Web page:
Linda Benedict, Schultz, Bruce
The bull performance testing program at the LSU AgCenter, which identifies the best genetics of a producer’s bulls, has been under way, twice annually, since 1958.
“There have been about 8,000 bulls go through this program,” said Danny Coombs, LSU AgCenter animal sciences professor.
Producers usually enroll several bulls in the program, although a single entry is allowed from smaller producers. The cost is $550 per bull, along with a $100 nomination fee.
For 112 days at the Dean Lee Research Station near Alexandria, the yearling bulls are kept in a feed lot and fed a mixed diet high in roughage. The rate of weight gain is monitored closely, and they are put on the scales every 28 days.
“A bull that gains rapidly and efficiently will sire calves that gain rapidly and efficiently,” Coombs said.
The animal’s ribeye region is examined with ultrasound to determine the size and amount of marbling. A breeding soundness exam is conducted to make sure the young bulls have the potential to produce calves.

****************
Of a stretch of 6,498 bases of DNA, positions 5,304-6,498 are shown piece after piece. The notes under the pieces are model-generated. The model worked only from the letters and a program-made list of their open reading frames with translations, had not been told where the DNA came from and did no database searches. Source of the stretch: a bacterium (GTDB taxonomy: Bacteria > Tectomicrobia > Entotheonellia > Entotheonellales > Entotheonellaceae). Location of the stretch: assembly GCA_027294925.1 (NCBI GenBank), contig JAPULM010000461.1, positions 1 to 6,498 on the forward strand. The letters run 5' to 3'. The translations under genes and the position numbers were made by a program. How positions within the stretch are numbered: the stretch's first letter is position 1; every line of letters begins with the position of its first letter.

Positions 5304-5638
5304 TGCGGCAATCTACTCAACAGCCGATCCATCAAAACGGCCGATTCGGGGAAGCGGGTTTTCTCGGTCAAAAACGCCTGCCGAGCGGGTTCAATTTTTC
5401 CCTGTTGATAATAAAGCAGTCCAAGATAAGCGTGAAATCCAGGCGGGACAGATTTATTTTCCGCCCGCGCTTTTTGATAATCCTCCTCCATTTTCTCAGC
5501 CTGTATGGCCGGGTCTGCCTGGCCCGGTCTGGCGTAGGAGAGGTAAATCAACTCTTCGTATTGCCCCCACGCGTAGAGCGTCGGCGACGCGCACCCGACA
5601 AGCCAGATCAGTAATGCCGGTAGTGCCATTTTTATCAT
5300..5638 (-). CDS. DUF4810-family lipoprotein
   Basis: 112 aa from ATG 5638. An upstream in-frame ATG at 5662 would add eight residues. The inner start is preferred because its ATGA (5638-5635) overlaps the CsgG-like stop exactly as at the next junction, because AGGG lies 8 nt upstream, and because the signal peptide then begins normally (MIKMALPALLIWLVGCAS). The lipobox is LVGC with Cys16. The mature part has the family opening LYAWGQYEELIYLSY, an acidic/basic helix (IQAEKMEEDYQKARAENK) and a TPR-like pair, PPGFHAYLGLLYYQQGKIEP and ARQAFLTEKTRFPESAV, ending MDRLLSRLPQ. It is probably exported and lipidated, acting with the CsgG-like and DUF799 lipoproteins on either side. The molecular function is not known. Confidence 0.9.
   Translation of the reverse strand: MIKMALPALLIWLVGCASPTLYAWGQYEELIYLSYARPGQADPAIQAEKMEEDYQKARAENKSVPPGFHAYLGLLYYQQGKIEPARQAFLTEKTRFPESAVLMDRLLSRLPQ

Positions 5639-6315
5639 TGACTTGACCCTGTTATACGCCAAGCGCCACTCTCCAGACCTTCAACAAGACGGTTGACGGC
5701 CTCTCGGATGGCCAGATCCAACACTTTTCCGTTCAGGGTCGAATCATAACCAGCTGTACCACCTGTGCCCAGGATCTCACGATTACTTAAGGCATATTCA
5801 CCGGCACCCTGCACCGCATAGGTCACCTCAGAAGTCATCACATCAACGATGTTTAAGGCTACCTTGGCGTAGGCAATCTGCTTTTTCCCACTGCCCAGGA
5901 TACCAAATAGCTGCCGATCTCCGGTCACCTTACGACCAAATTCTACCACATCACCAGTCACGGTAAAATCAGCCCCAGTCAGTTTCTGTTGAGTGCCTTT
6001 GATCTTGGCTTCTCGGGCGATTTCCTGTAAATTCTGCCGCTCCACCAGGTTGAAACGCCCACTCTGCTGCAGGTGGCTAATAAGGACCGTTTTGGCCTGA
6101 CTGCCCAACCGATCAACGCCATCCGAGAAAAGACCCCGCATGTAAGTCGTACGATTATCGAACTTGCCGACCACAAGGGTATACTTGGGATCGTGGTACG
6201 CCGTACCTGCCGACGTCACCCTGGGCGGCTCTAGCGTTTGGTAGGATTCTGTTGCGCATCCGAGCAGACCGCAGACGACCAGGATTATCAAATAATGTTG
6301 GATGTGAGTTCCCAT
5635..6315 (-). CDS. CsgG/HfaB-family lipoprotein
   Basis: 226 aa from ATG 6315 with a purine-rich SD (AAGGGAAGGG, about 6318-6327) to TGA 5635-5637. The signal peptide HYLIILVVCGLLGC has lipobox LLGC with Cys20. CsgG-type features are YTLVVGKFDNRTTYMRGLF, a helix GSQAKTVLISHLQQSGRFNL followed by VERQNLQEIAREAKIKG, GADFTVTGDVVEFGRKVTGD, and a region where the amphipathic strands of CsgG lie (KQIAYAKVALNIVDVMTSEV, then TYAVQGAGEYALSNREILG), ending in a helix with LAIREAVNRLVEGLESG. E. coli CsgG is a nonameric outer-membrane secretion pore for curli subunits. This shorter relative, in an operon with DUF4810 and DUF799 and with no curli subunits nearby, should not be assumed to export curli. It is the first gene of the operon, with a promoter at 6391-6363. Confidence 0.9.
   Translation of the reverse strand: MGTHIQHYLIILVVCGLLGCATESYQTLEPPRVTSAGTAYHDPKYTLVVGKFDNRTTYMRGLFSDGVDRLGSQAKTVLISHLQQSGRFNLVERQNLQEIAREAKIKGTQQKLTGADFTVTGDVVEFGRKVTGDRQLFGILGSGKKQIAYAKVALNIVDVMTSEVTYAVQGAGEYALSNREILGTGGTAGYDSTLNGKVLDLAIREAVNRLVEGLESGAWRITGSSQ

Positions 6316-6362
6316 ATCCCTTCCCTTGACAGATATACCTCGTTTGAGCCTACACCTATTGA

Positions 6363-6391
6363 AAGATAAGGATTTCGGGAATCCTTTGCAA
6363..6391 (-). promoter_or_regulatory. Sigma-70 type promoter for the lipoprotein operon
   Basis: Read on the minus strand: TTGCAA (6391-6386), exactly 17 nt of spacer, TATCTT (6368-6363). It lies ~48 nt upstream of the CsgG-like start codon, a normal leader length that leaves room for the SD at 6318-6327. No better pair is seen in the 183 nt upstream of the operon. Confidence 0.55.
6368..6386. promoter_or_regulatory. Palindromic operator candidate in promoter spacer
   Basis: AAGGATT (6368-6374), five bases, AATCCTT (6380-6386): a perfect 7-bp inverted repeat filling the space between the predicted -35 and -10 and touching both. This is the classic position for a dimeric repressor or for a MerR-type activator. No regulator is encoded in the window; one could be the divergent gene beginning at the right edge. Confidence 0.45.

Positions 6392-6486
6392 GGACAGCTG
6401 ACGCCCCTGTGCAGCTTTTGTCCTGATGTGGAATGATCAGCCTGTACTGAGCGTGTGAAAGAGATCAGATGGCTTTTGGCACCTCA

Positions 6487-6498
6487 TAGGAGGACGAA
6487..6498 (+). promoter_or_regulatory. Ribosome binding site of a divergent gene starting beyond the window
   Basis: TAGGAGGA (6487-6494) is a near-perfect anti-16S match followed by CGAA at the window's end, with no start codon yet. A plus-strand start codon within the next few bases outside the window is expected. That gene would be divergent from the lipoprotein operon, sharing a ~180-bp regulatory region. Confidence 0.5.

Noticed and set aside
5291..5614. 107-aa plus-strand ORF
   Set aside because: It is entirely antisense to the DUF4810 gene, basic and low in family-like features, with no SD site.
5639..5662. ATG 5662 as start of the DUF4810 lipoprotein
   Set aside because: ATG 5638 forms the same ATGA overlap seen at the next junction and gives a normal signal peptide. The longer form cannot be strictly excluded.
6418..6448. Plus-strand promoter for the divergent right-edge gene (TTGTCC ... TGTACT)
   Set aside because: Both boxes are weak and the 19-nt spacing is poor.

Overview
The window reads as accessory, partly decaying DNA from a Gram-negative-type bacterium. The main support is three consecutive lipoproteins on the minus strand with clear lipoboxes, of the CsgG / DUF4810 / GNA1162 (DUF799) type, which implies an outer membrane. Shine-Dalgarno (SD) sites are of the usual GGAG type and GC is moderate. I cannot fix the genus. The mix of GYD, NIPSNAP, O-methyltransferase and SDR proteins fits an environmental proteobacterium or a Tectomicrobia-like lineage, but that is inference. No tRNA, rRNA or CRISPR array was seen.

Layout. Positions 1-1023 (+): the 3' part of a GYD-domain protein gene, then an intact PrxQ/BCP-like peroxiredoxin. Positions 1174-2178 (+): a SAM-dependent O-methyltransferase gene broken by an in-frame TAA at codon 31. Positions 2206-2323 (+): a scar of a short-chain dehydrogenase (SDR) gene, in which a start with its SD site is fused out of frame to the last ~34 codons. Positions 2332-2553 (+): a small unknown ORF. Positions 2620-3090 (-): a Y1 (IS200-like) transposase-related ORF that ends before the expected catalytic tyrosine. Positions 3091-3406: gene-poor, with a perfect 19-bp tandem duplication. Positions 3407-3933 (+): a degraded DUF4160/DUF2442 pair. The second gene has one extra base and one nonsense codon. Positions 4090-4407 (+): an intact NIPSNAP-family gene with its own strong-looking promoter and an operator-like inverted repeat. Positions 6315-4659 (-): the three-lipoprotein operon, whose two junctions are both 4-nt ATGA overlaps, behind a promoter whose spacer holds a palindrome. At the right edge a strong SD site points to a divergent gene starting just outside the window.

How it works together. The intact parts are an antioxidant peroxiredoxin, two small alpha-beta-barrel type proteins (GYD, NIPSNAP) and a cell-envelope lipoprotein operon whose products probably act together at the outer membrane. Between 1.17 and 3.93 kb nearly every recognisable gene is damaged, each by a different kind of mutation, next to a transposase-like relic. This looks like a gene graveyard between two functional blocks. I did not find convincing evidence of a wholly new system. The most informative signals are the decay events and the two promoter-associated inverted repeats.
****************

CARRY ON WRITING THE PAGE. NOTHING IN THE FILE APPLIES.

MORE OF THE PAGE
Coombs said in the 1960s, the Brahman influence bulls with Beefmaster and Brangus were usually in the program. In the 1970s and early 1980s, the Continental breeds were typically submitted. “Now we’re pretty much testing Angus and Charolais,” he said.
In 1981, the program was expanded to allow producers to sell bulls that have been in the testing program.
Producers selling their bulls have documented, unbiased data to show potential buyers.
“This provides other producers with a source of good genetics,” Coombs said.
Producer Dick Walther of Houma has been sending his Charolais bulls to the program since 1971.
“It’s an excellent way for a small producer like me to finish his bulls and market them,” said Walther, a retired veterinarian.
He said he also relies on the program to help him select a bull for his own herd.
“I select bulls from the performance data they give me,” Walther said. “For a fellow like me with a small herd, it’s perfect.”
Cattle producer Dave Means of Mansfield said he relies on the program for his Black Angus bulls. He said he sends five or six animals during the winter and summer sessions.
“It’s a great asset for the purebred breeder,” he said. “It gives us a great opportunity to evaluate performance, and it’s good data from an independent and trusted source.”
(This article was published in the summer 2010 issue of Louisiana Agriculture.)
The LSU AgCenter and the LSU College of Agriculture